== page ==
2-time state champ Dale Hall leaves Hampton as one of track program’s all-time greats

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Saturday, June 1, 2024 | 11:01 AM


When two-time state champion Dale Hall was a freshman, he got kicked out of Hampton track practice one day.

He wanted to run hills with the Talbots, but there was one problem: He wasn’t even a Hampton student.

“That might not have been my brightest move,” said Hall, an Aquinas Academy ninth grader at the time. “Aquinas has a longer spring break than Hampton. So I showed up. It was during covid, too, so that made things even worse. It ended up with me doing hill sprints on the opposite side of the road from them.”

Little did anyone know that the lanky ninth grader running up hills by himself one spring day in 2021 would become the most decorated runner in Hampton history.

“He’s really come a long way since his freshman year,” track coach Heather Dietz said. “I don’t know if I realized how talented he would be.”

After his lone semester at Aquinas, Hall returned to Hampton as a sophomore and began his ascent to two-time PIAA Class 3A champion and the fastest distance runner in school history.

Hall capped his high school career by winning the Class 3A 800-meter title at the PIAA championships at Shippensburg on May 25 in a school-record time of 1 minute, 51.29 seconds.

Hall, a Liberty (Va.) recruit, edged North Hills junior Kayden Lightner by six-hundredths of a second (1:51.35) and Mifflin County top-seeded sophomore Carter Smith (1:51.77) by less than a half-second.

The narrow victory came one year after Hall upset Butler’s Drew Griffith by seven-hundredths of a second to win the PIAA 1,600 title. The two blink-of-an-eye finishes joined Hall with former Hampton legend Mike England (880, 1977-78) as the school’s only multiple state champions.

“The fans paid for their ticket,” Hall said of his dramatic wins. “You’ve got to keep them happy.”

The day before Hall’s 800 title, he finished third in the 1,600, breaking his own school record with a time of 4:06.90.

All told, Hall rewrote some of the longest-standing records in Hampton track — the 800, 1,600 and 3,200 — during his tenure.

It was a stunning path for Hall, who couldn’t even break 5 minutes in the 1,600 as a freshman and didn’t qualify for states in any event until his junior year.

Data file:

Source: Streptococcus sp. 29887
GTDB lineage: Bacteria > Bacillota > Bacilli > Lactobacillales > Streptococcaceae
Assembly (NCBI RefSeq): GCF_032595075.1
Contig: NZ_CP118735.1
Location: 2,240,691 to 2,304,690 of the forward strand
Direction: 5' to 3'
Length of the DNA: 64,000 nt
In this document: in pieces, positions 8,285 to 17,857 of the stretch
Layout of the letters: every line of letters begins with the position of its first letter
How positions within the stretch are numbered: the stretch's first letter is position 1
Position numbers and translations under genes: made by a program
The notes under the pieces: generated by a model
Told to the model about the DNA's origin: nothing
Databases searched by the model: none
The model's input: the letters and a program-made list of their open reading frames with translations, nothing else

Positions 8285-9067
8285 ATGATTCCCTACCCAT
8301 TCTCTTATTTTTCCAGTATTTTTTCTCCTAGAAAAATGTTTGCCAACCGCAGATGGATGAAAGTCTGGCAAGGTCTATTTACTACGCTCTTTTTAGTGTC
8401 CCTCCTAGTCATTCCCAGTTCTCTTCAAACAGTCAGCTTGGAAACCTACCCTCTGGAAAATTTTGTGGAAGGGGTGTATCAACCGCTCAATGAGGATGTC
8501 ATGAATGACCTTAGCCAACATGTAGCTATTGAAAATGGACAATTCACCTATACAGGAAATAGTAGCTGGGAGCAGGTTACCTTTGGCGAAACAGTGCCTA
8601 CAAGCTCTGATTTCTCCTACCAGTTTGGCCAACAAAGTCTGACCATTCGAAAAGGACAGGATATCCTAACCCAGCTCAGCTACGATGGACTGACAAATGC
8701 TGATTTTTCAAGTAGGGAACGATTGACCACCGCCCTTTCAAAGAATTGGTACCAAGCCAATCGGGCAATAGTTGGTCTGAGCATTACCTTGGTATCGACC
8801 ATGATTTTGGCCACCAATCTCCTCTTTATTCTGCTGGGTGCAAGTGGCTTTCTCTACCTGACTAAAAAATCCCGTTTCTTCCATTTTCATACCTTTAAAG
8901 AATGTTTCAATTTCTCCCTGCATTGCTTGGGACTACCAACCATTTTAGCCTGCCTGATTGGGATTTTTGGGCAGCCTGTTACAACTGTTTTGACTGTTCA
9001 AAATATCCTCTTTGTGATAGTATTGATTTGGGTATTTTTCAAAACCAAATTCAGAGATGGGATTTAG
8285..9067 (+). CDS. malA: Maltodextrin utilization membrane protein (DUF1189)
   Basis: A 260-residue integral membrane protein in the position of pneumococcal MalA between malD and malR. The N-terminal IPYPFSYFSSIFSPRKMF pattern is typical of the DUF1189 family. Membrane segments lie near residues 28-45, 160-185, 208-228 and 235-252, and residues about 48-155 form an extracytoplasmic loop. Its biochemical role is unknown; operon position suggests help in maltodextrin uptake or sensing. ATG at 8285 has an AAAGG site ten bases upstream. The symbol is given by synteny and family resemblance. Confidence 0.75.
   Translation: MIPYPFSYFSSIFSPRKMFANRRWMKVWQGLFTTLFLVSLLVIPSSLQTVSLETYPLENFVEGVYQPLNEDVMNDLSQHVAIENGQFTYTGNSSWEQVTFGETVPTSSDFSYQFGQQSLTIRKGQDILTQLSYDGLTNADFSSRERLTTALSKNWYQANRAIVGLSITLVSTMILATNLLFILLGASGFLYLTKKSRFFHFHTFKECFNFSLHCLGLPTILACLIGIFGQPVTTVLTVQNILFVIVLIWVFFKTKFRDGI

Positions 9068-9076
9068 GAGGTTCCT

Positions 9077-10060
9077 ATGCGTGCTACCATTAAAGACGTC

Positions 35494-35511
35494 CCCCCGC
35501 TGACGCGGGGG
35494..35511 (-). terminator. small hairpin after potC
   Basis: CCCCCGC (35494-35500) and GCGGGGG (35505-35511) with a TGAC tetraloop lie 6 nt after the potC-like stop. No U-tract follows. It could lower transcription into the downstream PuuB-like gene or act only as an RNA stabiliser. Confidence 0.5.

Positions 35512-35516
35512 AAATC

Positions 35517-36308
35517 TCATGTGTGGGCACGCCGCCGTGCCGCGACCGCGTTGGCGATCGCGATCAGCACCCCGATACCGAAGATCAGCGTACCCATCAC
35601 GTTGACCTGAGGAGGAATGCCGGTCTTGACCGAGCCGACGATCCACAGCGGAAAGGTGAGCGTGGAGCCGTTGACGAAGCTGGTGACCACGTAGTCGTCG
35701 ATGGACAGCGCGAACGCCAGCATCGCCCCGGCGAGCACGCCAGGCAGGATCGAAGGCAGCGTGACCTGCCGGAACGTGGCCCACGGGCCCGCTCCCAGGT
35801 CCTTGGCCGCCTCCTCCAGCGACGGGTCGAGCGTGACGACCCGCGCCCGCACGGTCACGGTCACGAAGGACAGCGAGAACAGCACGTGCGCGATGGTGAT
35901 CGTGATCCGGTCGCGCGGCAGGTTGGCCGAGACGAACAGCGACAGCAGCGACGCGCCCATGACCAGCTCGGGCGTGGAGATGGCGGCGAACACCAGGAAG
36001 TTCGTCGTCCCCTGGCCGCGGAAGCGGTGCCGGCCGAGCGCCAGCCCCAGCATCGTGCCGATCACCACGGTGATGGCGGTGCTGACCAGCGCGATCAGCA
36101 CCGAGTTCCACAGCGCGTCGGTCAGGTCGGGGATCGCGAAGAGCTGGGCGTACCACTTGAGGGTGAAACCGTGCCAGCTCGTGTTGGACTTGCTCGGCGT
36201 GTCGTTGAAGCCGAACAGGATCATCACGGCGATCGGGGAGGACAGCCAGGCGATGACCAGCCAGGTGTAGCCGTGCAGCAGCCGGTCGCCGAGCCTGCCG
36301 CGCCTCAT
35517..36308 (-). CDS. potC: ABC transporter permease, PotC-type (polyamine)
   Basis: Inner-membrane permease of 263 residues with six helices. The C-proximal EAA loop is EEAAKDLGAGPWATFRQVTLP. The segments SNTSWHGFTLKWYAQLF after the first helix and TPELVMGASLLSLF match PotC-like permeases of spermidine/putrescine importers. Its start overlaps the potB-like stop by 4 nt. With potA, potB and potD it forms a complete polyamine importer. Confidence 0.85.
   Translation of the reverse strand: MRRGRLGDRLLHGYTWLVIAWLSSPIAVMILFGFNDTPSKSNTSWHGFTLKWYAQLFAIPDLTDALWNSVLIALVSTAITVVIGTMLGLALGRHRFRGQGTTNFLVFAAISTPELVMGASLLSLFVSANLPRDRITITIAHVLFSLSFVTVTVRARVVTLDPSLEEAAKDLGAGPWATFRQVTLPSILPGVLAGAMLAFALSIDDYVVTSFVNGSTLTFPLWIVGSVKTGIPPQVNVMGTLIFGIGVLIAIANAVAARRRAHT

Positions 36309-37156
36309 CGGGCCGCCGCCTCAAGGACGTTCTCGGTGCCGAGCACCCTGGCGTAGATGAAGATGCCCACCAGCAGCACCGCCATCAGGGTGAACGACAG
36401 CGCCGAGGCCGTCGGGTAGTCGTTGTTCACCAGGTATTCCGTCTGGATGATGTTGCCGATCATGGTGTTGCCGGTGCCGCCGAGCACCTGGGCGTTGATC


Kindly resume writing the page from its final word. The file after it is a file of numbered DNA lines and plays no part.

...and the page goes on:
“We knew that he had some speed,” Dietz said. “But as he developed and got stronger and put on some lean muscle, his turnover really increased and he was really able to drop those times.”

Hall’s physical growth and work ethic — “He doesn’t take any shortcuts,” Dietz said — combined to bring out the best.

Hall also led the Hampton cross country team to three consecutive WPIAL Class 2A titles and the program’s first PIAA crown. In his four cross country seasons, he went from 60th in the WPIAL as a freshman to fourth in the state as a senior.

This summer he planned to compete at the Night at the Island track meet on June 1 at Neville Island, and he also is eyeing the Hampton Rotary Firecracker 5K on July 4. His Hampton teammate, Chris Belch, is the reigning 5K champ.

“He loves his Firecracker 5K title, and he talks about it way too much,” Hall said, laughing. “I’m going to have to try to take it from him.”

Hall will head to Liberty, a Conference USA school, in mid-August. He will run on the cross country team and do distance events for track. Hall had offers from a host of Power 5 programs such as Tennessee, Pitt and Penn State, among others, but picked the Christian private school in Lynchburg, Va.

“I don’t think Dale is short-changing himself,” Dietz said. “Dale has a very strong faith, and his faith has helped him attain the goals he wanted to as a runner. I think Liberty is a perfect fit for that. Dale doesn’t run on Sundays and he needed to find a school and a coaching staff that would support him and take all of Dale and not try to change Dale.”

Running in the Hall

Hampton two-time state champion Dale Hall broke three longstanding track records for the Talbots

Event New record, old mark (athlete, year)

800 — 1:51.29, 1:51.60 (Mike England, 1978)

1600 — 4:06.90, 4:11.7 (Mike England, 1978)

3200 — 9:08.55, 9:23.4 (Derek Seiling, 1992)

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